The goal of the project is to support wastewater treatment facilities’ transition away from invasive Phragmites by systematically seeking native Phragmites strains with high dewatering ability.
An obstacle to statewide control of invasive Phragmites australis (common reed) in Minnesota is its continued use for dewatering biosolids in wastewater treatment facilities, a “green technology” leveraging invasive Phragmites’ exceptional ability to take up water and transpire it to the atmosphere. Development of an alternative to invasive Phragmites is essential for eliminating wastewater treatment facility source populations that can drive reinvasion in Minnesota despite efforts to control it across the landscape. Native Phragmites (P. australis ssp. australis) is an obvious alternative, but its use in wastewater treatment facilities to date has produced mixed results.
- Select native Phragmites source populations and controls for testing
- Experimentally evaluate performance of native Phragmites
- Disseminate results to wastewater treatment facility operators and other stakeholders
Native Phragmites ideally suited for dewatering would exhibit a suite of traits that enable it to remove water at high rates. The project includes a series of measures and experiments spanning from the field to the lab to identify native Phragmites that has these qualities. Rather than attempting to define a precise benchmark (e.g., “native Phragmites must remove 80% as much water as invasive Phragmites”) as wastewater treatment facilities’ needs vary with their engineering, storage capacity, and the needs of the communities they serve, the project will instead estimate how close we can get to the benchmark of invasive Phragmites and provide this information to wastewater treatment facility operators and engineers to guide their transition planning. The study will begin by characterizing a relatively large number of candidate native genotypes and then select promising ones for further investigation of water removal at different growth stages. If successful, this research would benefit AIS control in Minnesota by advancing toward a safe alternative to invasive Phragmites in wastewater treatment facilities.
In 2021, researchers harvested plant material for propagation from 10 populations of Phragmites australis. Rhizomes from eight populations of native and one population of invasive Phragmites were harvested for the project. The native populations were selected from 47 populations that were genotyped during Subproject 32 (Developing a genomic method to detect hybridization between native and invasive Phragmites australis). The native populations were chosen from geographically dispersed locales around Minnesota, and include populations that we categorized as especially robust, others that represent more typical growth (stature, density) of native Phragmites, and one population that can be described as having a weak growth habit. Because evidence of hybridization was documented in Minnesota Phragmites populations during the genotyping study, and some of the hybrids have a native phenotype, it was important to determine the nativity of populations that will be candidates for wastewater treatment alternatives. It is hoped that use of local genotypes will reduce potential negative impacts to the environment from spread of invasive populations or introduction of native populations from other states that might not be as well-adapted to Minnesota’s climate and environment. In addition, comparing water removal capacity across disparate populations collected throughout Minnesota will broaden our portfolio of plant materials to identify high-functioning genotype for use in wastewater treatment facilities.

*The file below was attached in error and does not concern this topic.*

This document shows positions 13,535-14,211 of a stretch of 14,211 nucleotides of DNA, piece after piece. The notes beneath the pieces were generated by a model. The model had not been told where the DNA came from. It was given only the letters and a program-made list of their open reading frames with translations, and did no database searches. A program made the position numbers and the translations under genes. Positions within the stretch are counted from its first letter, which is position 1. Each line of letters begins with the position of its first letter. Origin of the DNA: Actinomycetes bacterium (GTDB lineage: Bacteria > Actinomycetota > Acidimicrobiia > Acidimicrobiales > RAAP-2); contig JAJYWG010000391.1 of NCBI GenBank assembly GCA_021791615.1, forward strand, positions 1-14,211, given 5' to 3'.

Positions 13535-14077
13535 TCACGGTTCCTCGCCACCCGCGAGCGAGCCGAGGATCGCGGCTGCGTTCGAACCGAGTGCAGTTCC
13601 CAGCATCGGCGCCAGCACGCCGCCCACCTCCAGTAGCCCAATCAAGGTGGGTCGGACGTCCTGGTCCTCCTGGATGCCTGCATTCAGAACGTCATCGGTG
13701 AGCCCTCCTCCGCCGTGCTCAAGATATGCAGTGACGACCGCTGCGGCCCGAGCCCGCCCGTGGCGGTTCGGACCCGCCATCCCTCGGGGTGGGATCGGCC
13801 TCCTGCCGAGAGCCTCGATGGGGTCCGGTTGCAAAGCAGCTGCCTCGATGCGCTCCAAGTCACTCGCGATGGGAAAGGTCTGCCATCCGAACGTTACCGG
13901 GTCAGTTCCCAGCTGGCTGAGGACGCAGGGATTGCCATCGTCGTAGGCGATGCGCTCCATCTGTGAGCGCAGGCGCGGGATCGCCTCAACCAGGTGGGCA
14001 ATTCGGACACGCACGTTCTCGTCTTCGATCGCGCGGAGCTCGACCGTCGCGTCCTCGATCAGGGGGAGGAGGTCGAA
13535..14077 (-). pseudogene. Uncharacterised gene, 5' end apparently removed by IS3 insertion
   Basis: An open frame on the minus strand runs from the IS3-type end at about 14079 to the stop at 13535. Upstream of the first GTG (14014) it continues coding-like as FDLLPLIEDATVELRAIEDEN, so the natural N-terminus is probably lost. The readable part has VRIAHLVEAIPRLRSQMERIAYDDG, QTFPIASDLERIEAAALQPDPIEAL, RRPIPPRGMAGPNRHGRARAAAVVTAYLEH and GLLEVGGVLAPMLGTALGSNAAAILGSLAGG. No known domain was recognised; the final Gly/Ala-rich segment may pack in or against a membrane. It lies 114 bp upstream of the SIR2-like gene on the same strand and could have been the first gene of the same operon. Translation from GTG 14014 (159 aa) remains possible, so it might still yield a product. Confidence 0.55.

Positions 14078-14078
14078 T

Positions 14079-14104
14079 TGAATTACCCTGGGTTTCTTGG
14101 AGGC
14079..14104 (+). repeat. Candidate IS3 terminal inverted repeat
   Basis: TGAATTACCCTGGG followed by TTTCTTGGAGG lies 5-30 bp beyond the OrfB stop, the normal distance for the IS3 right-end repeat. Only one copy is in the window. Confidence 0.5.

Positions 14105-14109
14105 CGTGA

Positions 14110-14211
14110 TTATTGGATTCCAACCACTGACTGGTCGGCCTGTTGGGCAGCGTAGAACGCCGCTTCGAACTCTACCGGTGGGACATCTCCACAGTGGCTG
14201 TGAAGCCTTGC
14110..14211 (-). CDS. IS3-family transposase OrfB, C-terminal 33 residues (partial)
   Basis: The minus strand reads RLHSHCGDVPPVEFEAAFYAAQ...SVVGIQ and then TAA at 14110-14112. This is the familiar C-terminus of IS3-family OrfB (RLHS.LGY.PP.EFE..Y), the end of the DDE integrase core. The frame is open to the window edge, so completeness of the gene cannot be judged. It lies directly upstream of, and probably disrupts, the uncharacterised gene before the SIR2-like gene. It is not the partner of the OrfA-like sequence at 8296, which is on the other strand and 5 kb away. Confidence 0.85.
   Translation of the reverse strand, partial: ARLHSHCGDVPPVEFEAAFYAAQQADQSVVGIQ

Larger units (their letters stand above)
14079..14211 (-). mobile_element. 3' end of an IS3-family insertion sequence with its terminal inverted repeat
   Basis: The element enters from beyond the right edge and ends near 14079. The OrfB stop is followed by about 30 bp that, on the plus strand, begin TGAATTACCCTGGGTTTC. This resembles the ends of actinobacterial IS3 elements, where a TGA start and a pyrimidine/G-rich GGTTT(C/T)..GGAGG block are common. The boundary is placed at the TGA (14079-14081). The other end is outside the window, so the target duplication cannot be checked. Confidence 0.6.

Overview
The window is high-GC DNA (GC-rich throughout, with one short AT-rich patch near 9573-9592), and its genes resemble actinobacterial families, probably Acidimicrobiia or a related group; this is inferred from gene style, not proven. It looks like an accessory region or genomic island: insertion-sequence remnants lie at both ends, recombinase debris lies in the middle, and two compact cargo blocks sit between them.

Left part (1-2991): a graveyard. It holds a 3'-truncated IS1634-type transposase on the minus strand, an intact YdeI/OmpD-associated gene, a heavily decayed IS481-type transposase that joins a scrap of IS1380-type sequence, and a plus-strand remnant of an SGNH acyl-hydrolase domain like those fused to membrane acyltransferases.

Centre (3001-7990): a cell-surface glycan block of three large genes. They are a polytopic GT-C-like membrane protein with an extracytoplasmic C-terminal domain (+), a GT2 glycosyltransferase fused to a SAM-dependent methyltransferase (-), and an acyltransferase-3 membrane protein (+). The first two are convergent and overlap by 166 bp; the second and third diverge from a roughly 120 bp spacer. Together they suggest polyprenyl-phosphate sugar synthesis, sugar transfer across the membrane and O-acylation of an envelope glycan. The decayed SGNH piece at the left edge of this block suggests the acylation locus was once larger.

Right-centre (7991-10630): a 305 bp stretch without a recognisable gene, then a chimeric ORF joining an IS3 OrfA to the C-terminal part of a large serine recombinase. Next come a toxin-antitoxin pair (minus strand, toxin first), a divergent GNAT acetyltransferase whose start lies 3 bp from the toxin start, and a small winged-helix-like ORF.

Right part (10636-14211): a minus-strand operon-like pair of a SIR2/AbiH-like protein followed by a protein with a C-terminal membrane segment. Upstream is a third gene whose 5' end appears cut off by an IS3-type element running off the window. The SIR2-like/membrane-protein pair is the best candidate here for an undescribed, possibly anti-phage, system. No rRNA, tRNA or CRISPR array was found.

A literature review was conducted in the initial phase of the project, with researchers using published literature to establish protocols for multiplying the clonal material required for the forthcoming water removal experiments. Containers and growth media for establishing the rhizomes and for growing out the plants have been set up in the Plant Growth Facility at the University of Minnesota, where the populations from around the state will be grown in a common garden experiment. Sensors for monitoring the growth environment are being set up and calibrated.
In late 2021, researchers succeeded in propagating the plant material for the 10 experimental populations of Phragmites australis. This work provided some insights into the opportunities and challenges of scaling up propagation for installing native Phragmites in reed beds. Although rhizomes are typically used by practitioners to establish reed beds, stem cuttings were more effective for generating clones for this research. Six of the native populations could be established; the others did not establish well enough to be used. Replicates for seven populations (six native populations plus one invasive control) were grown in a common garden, i.e., all populations were grown under the same conditions in a growth chamber to isolate population-level, genetic differences from potentially confounding environmental differences across the locations they were collected from. After several months of growth under these controlled conditions, we measured plants’ physical traits, including plant height, shoot number, total leaf area, and biomass and evaluated their water-removal capacity using gas exchange and stomatal conductance measures. Each of these parameters relate to the ability of the plants to transpire water, and thus function well for biosolids dewatering. The capacity of the native Phragmites populations to transpire water will be compared to that of the invasive population. These data have not yet been analyzed. An additional test of water removal capacity, lysimetric water removal, will then be conducted on the high-performing populations. These measures are scheduled for summer 2022.